Did this happen and, if so, how widespread is the trend? Is this something we should be terrified of or is a more measure response justified?

According to Reason’s Scott Shackford, the Benadryl Challenge has elements of truth. Three Texan teens, being young and quarantined, did have an emergency room excursion after overdosing on the over-the-counter medication. The stupidly curious (or curiously stupid) trio were treated at Cook Children’s Hospital in Fort Worth. The facility claimed the idea came from a TikTok video whose producer promised that this misadventure would get users high and induce hallucinations. In another case, a 14-year-old girl was treated after popping one pill for each of her years on Earth. 

TikTok officials confirmed to the Fort Worth Star-Telegramthat the company had removed content for encouraging the practice.

Later that month, KFOR and the New York Post reported that 15-year-old Chloe Phillips had died, with a deleted Facebook post from her great aunt blaming the challenge.

However, the reports lack any attribution from medical professionals confirming that as the cause. Further, other than the one deleted post, there were no quotes from family members suggesting that’s why the girl died. KFOR did interview Scott Schaeffer, director of the Oklahoma Center for Poison and Drug Information, who explained how a Benadryl overdose can cause heart problems, seizures, and hallucinations. But there was nothing to tie that into the Phillips tragedy. Schaeffer later told Reason he had no reason to tie her death or any other to any Benadryl Challenge.

That leaves us with two instances in which a total of four youth sought medical treatment for an intentional overdose. None of them died. That has not stopped a moral panic from ensuing about a deadly trend, which by all available evidence, seems to be neither.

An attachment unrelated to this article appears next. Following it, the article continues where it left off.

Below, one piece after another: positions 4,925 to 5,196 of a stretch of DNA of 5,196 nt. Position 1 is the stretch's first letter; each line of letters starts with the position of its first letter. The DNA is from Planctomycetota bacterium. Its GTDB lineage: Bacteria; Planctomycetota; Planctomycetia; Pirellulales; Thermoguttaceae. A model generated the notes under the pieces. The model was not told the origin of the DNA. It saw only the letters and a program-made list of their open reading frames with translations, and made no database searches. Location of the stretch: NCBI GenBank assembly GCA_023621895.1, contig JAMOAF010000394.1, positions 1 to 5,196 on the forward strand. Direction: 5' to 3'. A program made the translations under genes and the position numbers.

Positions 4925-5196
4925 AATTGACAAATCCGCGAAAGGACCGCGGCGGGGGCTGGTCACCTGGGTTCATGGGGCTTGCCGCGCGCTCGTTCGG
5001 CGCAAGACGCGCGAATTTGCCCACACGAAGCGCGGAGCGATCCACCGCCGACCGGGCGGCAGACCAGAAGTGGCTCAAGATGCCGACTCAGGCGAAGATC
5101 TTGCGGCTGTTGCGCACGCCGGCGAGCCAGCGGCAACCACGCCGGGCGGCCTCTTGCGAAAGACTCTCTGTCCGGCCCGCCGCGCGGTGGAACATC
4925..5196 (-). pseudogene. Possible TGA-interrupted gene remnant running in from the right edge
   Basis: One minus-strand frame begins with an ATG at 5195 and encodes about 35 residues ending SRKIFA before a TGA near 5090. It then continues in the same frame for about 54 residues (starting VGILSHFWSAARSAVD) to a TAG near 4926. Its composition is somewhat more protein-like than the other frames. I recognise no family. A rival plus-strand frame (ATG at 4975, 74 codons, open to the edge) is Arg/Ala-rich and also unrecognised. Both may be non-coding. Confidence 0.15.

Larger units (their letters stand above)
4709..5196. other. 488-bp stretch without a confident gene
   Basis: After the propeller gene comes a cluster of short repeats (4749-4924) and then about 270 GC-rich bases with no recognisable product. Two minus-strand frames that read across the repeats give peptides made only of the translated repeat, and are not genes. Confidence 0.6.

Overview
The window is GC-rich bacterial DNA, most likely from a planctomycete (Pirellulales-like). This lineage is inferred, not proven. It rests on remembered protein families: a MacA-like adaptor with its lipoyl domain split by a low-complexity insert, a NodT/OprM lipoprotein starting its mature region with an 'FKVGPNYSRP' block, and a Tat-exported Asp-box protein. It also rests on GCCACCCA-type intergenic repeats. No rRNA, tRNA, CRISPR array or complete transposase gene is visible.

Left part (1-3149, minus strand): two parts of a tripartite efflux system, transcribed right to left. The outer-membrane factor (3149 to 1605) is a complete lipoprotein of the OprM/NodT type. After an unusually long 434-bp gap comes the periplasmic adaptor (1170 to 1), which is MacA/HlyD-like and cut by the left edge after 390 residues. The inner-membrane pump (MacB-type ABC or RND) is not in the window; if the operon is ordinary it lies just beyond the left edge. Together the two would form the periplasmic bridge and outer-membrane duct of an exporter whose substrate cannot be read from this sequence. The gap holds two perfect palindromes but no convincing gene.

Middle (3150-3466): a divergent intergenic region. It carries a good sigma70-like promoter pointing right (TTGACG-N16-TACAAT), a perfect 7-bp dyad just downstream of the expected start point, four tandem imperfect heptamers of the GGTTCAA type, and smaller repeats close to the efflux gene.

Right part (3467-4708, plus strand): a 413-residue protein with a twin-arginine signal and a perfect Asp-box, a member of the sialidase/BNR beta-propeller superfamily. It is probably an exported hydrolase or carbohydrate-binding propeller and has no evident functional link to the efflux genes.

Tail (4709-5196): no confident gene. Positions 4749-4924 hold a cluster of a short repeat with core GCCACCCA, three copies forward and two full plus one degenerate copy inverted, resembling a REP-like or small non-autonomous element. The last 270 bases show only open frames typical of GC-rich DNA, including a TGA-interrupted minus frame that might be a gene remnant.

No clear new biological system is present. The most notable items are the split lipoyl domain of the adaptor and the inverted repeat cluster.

“Blown save” (Missing children)

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Each year about 800,000 US children are reported missing. Around 99.98 percent are found safe, ran away, or were taken by a noncustodial family member. About 200 are abducted by strangers. Zero are snatched by billionaire-funded satanic cannibals.

Nevertheless, QAnon and its allies interpret any missing child report to be evidence of another youngster being swallowed into a nightmarish black hole of blood-drinking, flesh-eating, and gang rape perpetrated by members of the Deep State, which once meant Hollywood and Democratic leaders, but now means anyone with whom the believer disagrees.

The panic is a continuation of a perpetual fretting which ignores that the 21st Century in the Western World is the safest ever time and place to be a child. But it adds the sinister twist which allows the proponent to congratulate themselves on rooting out an evil. The conspiracy theory is more than just paranoia and hysteria, it is also having deleterious effects on genuine attempts to #SaveTheChildren.

Any child abducted by a stranger is cause for utmost concern and all available resources should be utilized to get the victim home safely. But this is best done on a case-by-case basis, not through launching baseless assertions that the abducted are now part of a Soros-funded pedophile ring.

Meanwhile, those with such concerns do not extend their passion to combating poverty, funding inner city schools, or reversing policies that cage children and kill Tamir Rice.